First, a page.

The recent Landry decision from the Federal Court raises the question of whether companies may soon be routinely ordered to pay damages under the Personal Information Protection and Electronic Documents Act (PIPEDA) for privacy breaches by its employees.
In Landry, a bank customer was embroiled in a contested divorce. In the course of her divorce proceeding, the customer lied under oath about the existence of personal bank accounts she held at the bank. The customer’s ex-spouse served the bank with a subpoena requiring a bank employee to appear in court and provide documentation about the customer’s secret accounts.
The bank understood its obligations under the Personal Information Protection and Electronic Documents Act (PIPEDA) and had developed policies and provided training to ensure PIPEDA compliance, including a requirement that consent be obtained before the disclosure of customers’ personal information.
A bank employee, contrary to policy, faxed the customer’s account information directly to the ex’s lawyer and then covered up her actions by denying any knowledge of the situation until the customer filed a complaint with the Privacy Commissioner’s office.
Once it learned of the situation, the bank conducted an internal investigation and re-trained its staff on handling third party requests for personal information in accordance with bank policy.
What did the lying customer do? She filed submissions with the Court stating that she had problems with family and friends once her ex used passages from the divorce judgment to harm her reputation. Based on these submissions, she sought $100,000 in damages from the bank for damage to her reputation, honour and dignity, humiliation, pain and suffering, “moral prejudice” and exemplary damages.
The bank argued that it acted in good faith, pointed out the steps it took to prevent any future breaches and argued there was no direct link between the wrongful disclosure of the customer’s account information and any injury she suffered, since the information would have been disclosed in response to the ex’s subpoena in any event. Any humiliation the customer suffered was arguably due to the customer’s own actions, the divorce judgment and the use her ex-husband made of the information, not the bank’s action of premature disclosure.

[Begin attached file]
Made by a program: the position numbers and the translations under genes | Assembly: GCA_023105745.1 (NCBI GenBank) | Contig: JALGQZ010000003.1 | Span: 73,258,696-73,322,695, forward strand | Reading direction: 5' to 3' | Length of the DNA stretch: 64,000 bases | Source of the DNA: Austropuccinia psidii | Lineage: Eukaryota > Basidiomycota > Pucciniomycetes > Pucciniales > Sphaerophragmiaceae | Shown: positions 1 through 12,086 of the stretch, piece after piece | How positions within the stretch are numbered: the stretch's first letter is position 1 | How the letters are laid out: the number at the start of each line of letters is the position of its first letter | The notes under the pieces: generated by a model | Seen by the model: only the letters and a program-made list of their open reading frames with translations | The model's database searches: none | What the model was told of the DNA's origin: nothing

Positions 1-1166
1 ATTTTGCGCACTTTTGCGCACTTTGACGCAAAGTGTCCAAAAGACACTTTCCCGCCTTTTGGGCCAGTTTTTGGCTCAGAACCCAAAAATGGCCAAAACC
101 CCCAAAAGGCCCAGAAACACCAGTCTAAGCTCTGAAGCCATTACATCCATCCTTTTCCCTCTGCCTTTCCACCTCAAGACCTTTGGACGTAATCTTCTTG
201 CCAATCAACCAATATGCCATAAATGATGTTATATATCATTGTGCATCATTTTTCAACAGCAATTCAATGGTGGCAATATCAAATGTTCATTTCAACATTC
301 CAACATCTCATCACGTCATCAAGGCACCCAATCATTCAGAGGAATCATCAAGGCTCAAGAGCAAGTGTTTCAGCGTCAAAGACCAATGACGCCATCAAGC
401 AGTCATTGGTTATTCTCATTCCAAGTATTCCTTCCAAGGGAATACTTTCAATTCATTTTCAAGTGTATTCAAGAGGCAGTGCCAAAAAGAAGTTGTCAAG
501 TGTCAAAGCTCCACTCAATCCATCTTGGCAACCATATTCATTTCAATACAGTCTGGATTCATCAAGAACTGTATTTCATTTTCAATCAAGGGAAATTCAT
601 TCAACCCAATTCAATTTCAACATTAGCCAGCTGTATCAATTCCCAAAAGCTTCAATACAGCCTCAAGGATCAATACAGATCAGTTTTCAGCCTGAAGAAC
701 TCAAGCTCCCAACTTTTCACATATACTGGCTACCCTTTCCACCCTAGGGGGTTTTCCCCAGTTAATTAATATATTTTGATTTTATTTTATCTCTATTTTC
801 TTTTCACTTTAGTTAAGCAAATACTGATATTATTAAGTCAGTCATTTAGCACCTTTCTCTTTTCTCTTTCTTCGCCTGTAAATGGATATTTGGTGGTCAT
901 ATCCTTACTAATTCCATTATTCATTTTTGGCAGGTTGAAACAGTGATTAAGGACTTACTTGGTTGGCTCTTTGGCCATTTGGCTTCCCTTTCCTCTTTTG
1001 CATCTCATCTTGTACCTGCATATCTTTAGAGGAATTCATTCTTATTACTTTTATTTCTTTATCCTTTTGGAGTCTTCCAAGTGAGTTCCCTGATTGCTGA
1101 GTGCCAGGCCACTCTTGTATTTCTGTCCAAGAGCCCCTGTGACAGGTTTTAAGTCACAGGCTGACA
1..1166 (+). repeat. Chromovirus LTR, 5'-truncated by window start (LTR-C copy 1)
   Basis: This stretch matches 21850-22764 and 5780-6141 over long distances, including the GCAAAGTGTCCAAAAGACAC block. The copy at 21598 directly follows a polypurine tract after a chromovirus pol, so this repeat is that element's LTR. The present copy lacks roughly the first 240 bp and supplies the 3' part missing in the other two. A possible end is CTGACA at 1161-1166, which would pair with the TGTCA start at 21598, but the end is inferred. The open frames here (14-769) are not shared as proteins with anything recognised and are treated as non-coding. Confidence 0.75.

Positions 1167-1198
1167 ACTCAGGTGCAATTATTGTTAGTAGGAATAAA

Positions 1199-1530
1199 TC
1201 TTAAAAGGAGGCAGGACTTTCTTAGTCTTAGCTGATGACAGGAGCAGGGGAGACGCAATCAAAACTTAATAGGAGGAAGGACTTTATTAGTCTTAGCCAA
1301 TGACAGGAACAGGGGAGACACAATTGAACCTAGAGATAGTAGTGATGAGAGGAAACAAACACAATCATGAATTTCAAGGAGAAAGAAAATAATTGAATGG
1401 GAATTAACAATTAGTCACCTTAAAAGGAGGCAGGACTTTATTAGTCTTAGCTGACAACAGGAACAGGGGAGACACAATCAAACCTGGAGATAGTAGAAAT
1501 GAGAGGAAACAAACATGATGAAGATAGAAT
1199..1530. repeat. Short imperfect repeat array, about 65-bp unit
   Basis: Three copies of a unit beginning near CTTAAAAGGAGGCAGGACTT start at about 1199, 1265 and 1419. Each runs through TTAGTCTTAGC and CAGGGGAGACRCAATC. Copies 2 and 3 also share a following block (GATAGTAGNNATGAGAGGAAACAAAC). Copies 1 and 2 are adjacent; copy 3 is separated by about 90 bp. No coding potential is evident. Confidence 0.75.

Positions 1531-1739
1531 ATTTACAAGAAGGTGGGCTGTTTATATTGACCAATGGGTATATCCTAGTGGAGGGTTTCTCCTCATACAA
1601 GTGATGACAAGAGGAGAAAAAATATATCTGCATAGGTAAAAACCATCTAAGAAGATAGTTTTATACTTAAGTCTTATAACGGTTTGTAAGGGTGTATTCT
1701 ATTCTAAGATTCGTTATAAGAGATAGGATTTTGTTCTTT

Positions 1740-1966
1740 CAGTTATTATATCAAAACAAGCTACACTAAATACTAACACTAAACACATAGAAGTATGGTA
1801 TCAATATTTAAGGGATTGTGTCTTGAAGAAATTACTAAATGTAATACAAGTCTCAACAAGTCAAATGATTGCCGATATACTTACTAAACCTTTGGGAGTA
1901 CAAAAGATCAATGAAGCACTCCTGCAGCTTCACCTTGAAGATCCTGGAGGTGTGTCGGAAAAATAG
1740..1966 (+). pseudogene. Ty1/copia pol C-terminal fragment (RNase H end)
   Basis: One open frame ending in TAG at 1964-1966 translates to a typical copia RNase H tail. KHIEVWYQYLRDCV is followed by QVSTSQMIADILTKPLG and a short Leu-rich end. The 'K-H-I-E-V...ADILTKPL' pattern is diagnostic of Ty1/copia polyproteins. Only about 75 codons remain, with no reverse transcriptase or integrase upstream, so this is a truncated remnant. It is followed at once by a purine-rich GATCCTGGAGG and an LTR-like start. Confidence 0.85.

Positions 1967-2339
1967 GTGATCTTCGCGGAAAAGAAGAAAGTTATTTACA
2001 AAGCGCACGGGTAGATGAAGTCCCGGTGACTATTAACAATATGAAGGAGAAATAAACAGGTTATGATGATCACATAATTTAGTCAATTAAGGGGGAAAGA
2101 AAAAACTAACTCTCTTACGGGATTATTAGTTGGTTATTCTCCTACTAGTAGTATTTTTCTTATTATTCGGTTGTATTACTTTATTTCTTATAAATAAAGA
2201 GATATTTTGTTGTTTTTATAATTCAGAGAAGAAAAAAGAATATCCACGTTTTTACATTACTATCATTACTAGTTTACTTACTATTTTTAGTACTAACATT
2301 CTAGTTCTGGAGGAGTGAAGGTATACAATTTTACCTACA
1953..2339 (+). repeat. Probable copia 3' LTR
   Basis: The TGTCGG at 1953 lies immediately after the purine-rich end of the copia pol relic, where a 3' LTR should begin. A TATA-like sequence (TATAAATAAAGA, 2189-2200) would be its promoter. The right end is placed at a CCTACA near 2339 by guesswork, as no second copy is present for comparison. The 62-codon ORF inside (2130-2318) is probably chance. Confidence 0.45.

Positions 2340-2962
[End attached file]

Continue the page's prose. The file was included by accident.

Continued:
Section 16(c) of PIPEDA grants the Court a broad discretion to award damages, including damages for any “humiliation” suffered by a complainant. Previous guidance from the Federal Court regarding the interpretation of this provision indicated that damages should only be awarded in egregious cases where, among other things, a cause/effect link exists between the breach and the alleged harm suffered.
Based on the Court’s earlier statements, I would not have expected damages to be awarded in Landry.
However, the Court found that the applicant had suffered humiliation under paragraph 16(c) of PIPEDA and that the bank’s negligence warranted compensation of $4,500 with interest and costs. In reaching this decision, the Court stated that it took into account both "the contributory fault of the applicant, who was partially responsible for her own problems and the serious breach committed by the [bank's] employee and its subsequent cover-up."
Unfortunately, the Court’s reasons do not explain how the bank was “negligent”, nor do they satisfactorily address the bank’s argument that any humiliation suffered by the customer was the result of the ex’s use of information that would have been admitted in the divorce proceeding in any event, not the bank’s premature disclosure of that information. Damages appear to have been imposed based on the fact of the PIPEDA breach alone, regardless of causation or the bank’s bona fide measures to ensure PIPEDA compliance.
Despite the relatively small amount at issue, I hope the bank appeals the decision in order to give the Federal Court of Appeal an opportunity to shape the development of damage awards under PIPEDA. Without such guidance, it could be a rocky road ahead for companies who act reasonably yet face PIPEDA damage claims following employee errors.
Summaries of all PIPEDA case law and regulatory decisions are available on AccessPrivacy’s Private Sector Source.